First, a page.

Don’t Think I’ve Forgotten: Cambodia’s Lost Rock and Roll
Through the eyes, words, and songs of its popular music stars of the 50s, 60s, and 70s, ’Don’t Think I’ve Forgotten: Cambodia’s Lost Rock & Roll’ examines and unravels Cambodia’s tragic past, culminating in the genocidal Khmer Rouge’s dismantling of the society and murder of two million of its citizens. Combining interviews of the surviving Cambodian musicians themselves (a total of 150 hours of interviews were filmed) with never-before-seen archival material and rare songs, this documentary tracks the twists and turns of Cambodian music as it morphs into rock and roll, blossoms, and is nearly destroyed along with the rest of the country.
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Review of "Don't Think I've Forgotten"
"Don't Think I've Forgotten: Cambodia's Lost Rock and Roll" tracks the evolution of Rock'n'Roll music in Cambodia in the 1950s up to its near extinction in the mid 1970s (under the Khmer Rouge). The documentary makes great use of interviews by and original film of Cambodian rock musicians. This footage is entertaining, high quality and in vibrant color. Similarly, the soundtrack is extensive, including French, American, and Cambodian tracks. The movie does a good job of juxtaposing American/French tunes with the Cambodian songs they influenced. As an American history teacher, I especially enjoyed how the film provides both the positive and negative consequences of America's involvement in Vietnam and Cambodia.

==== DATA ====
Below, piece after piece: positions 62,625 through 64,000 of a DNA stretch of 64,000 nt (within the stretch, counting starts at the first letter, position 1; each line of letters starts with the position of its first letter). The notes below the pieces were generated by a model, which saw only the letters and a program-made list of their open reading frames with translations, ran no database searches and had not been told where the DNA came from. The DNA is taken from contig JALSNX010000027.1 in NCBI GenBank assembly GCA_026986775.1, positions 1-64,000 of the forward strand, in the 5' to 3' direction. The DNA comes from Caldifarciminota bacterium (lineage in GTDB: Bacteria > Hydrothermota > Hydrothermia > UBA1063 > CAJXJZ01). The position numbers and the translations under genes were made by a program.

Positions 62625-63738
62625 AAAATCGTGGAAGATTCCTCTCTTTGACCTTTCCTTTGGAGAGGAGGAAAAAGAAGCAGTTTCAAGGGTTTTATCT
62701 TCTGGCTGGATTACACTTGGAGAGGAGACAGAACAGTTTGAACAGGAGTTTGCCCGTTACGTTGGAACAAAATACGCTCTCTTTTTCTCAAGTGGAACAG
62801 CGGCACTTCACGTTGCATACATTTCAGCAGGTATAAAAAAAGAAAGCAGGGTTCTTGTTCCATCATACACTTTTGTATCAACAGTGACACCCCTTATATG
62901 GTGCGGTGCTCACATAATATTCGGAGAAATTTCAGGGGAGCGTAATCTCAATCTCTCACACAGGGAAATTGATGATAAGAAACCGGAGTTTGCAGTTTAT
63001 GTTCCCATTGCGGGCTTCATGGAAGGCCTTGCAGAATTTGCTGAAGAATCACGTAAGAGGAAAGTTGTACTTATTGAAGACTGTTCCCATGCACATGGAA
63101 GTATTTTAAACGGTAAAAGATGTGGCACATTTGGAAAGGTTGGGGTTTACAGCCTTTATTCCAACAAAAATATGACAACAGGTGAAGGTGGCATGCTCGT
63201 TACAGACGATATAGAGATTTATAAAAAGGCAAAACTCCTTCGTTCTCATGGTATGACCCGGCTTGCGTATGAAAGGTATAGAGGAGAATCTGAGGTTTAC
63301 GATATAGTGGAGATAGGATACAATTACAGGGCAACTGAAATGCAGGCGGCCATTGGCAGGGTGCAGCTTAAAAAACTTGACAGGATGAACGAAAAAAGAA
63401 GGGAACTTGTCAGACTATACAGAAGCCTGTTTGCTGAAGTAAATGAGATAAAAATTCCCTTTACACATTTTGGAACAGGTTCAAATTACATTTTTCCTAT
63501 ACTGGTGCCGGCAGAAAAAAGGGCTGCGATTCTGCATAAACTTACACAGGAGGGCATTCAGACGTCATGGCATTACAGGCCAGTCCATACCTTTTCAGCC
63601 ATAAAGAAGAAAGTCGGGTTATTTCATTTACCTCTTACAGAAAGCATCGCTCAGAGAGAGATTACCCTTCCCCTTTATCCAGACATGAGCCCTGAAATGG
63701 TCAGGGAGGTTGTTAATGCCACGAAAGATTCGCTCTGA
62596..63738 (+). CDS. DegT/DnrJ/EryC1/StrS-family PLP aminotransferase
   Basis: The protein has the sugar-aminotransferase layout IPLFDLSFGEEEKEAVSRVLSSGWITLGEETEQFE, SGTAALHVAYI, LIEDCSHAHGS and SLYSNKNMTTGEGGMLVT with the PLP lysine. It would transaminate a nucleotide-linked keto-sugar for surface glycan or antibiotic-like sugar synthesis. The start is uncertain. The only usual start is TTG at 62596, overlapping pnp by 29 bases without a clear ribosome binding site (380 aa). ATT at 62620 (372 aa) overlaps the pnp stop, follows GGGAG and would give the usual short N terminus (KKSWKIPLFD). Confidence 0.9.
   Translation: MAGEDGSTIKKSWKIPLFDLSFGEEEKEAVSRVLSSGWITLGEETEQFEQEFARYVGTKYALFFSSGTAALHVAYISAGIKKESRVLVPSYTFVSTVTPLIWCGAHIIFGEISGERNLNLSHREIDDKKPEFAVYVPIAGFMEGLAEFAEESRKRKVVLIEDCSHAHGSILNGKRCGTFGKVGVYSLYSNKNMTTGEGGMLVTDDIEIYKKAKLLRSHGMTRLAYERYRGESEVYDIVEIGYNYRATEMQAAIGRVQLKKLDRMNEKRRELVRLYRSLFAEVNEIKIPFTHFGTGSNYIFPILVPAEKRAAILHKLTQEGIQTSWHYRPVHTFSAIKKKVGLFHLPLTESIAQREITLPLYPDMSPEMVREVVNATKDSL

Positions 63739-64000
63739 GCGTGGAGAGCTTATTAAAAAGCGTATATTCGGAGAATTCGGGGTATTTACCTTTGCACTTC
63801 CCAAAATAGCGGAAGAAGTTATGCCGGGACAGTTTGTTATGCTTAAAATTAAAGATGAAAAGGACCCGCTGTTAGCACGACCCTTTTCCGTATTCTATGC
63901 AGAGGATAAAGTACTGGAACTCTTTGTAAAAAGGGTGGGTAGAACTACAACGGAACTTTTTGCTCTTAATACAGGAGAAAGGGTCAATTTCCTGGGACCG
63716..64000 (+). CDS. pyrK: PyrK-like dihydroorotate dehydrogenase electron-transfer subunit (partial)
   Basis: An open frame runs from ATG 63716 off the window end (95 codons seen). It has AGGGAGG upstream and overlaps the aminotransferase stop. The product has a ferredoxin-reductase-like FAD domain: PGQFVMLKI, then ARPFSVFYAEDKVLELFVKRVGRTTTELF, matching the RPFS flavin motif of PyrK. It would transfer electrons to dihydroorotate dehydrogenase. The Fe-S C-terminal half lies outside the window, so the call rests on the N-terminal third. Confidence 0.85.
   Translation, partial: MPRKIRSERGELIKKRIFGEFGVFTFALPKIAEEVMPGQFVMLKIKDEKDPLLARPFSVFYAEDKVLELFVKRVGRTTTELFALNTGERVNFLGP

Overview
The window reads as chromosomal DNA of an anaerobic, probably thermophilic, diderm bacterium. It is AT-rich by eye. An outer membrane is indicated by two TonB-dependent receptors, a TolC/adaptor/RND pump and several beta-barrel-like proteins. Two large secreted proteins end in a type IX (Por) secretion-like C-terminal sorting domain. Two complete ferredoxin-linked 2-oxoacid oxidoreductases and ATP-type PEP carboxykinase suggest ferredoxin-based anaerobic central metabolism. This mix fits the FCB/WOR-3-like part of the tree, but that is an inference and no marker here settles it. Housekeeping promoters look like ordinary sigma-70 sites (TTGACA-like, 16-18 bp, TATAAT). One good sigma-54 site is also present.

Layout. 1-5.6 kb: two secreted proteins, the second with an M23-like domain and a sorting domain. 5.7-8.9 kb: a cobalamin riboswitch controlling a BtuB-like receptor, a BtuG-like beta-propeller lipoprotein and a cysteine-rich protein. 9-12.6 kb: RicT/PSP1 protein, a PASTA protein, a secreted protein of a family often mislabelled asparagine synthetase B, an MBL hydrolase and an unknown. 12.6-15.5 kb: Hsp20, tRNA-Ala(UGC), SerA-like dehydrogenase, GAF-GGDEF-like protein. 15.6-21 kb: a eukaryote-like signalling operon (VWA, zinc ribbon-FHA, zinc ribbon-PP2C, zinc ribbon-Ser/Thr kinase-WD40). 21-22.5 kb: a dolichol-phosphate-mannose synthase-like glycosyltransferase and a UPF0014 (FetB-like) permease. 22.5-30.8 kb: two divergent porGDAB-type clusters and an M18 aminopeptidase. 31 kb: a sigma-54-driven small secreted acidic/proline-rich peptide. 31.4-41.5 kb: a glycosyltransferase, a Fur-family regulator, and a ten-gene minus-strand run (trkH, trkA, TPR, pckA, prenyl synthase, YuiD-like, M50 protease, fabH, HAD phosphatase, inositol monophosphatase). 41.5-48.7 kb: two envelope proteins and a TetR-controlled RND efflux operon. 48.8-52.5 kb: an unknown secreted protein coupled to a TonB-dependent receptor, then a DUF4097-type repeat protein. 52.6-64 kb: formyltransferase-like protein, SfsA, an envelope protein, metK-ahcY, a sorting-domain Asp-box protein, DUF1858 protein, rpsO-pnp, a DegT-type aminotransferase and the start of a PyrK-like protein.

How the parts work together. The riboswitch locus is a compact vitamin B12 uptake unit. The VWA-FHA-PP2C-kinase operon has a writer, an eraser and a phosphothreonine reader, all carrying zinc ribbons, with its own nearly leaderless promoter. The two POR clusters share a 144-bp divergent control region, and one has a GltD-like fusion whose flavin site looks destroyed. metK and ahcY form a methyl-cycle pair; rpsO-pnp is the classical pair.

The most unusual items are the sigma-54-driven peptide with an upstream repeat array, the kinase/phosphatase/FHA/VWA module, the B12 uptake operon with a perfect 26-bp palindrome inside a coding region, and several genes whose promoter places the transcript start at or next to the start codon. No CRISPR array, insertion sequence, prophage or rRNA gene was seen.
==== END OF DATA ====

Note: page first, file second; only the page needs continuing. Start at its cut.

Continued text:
“Don’t Think” is undoubtedly engaging (I honestly had no idea Cambodia had such a rich and diverse rock scene at the middle of the century). That said, I'm not sure how well it fits into an American History curriculum. There are a few sections where American musical influences or military actions in Cambodia are explained, but with the limited time most teachers have, I don't think this documentary would be a priority. Maybe in a World History or Sociology course this could be a better fit.
The only issue I took with “Don’t Think” was the, in my opinion, long and overly-detailed explanation it gave for the Khmer Rouge’s rise to power and the consequences of their tyrannical regime. At one point, I even forgot I was watching a music documentary. A lot of this information, while useful, distracted from the main purpose of the movie - to honor the contributions of the musicians.